Missouri Sen. Claire McCaskill today became the latest in a string of vulnerable lawmakers to announce they'll skip the upcoming Democratic National Convention, saying she needs to focus on campaigning. McCaskill joins a growing handful of candidates from purple states skipping the convention, including most of the Democratic brass from West Virginia, including Sen. Joe Manchin. McCaskill gave a keynote address at 2008’s convention, so the news seems all the more damaging.
Conservatives are gleeful with the addition of each new name to list of AWOL Dems, and the absences are already being portrayed as a rebuke of President Obama, or a fear of being associated with him. Either of those motivations may be true, but is it that unusual for candidates to skip the convention?
It turns out people do it every four years. And it’s worth noting that at least one high-profile Republican, Montana Rep. Denny Rehberg, who is not running for Senate, will skip his party’s convention in a show of independence.
In 2008, then-President George W. Bush and Vice President Cheney both skipped the convention, ostensibly to focus on the recovery from Hurricane Gustav, but many observers believed this was actually a pretext to distance John McCain from the unpopular incumbent. Then-Oregon Sen. Gordon Smith was also absent. "It's a rare week where the Senate will not be in session, and it's more beneficial for Senator Smith to focus on the campaign than spend time in Minneapolis," a Smith spokesperson said.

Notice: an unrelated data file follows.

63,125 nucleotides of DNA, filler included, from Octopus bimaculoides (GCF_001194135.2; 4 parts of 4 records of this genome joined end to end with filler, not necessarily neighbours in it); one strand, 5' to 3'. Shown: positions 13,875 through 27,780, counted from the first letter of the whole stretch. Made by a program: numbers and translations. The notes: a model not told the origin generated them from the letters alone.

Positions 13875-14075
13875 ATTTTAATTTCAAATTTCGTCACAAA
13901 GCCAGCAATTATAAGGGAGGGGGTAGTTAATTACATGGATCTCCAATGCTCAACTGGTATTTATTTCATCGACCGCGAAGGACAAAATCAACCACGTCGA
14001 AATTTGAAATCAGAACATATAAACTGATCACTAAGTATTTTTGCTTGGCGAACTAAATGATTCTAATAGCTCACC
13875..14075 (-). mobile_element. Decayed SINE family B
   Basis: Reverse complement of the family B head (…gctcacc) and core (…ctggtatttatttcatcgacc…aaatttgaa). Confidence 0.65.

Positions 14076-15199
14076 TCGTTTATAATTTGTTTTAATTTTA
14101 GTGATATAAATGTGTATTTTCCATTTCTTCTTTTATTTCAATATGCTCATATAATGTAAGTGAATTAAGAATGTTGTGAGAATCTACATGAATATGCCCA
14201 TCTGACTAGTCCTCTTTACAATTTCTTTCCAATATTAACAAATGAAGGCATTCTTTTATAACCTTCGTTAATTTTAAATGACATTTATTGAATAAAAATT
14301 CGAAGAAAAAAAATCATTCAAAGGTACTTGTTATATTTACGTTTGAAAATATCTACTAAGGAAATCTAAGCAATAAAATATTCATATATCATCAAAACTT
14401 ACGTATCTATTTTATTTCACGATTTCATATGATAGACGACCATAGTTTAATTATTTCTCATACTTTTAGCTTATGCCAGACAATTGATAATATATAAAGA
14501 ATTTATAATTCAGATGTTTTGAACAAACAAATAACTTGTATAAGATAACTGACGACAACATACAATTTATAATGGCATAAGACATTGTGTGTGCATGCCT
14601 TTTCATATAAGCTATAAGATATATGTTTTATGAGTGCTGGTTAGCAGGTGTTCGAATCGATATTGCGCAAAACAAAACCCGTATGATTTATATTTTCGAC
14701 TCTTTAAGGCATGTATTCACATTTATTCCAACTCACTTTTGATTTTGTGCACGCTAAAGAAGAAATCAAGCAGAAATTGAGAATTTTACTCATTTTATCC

Four years before that, then-Florida Gov. Jeb Bush missed his brother’s renomination, also thanks to a hurricane. Then-Secretary of State Colin Powell skipped the 2004 convention, despite being “the most popular Republican in the country” and “the party's number one asset,” as the Washington Post wrote at the time. Powell said it was customary for Cabinet members to stay away from political activity. That same year, three of Arizona's six GOP congressmen, J.D. Hayworth, Jim Kolbe and Trent Franks, skipped the convention in order to spend more time campaigning at home.
One of the Democrats skipping this year, Rep. Jim Matheson of Utah, has never attended a Democratic National Convention and he isn’t starting this year. Rep. Jim Marshall, a Democrat from Georgia, also skipped in 2008.
And McCaskill herself skipped in 2004. "Generally speaking, Claire has not gone to the national convention when she is on the ballot because she believes it's important to spend as much time as possible in the state of Missouri talking with voters," a campaign aide told the Hill.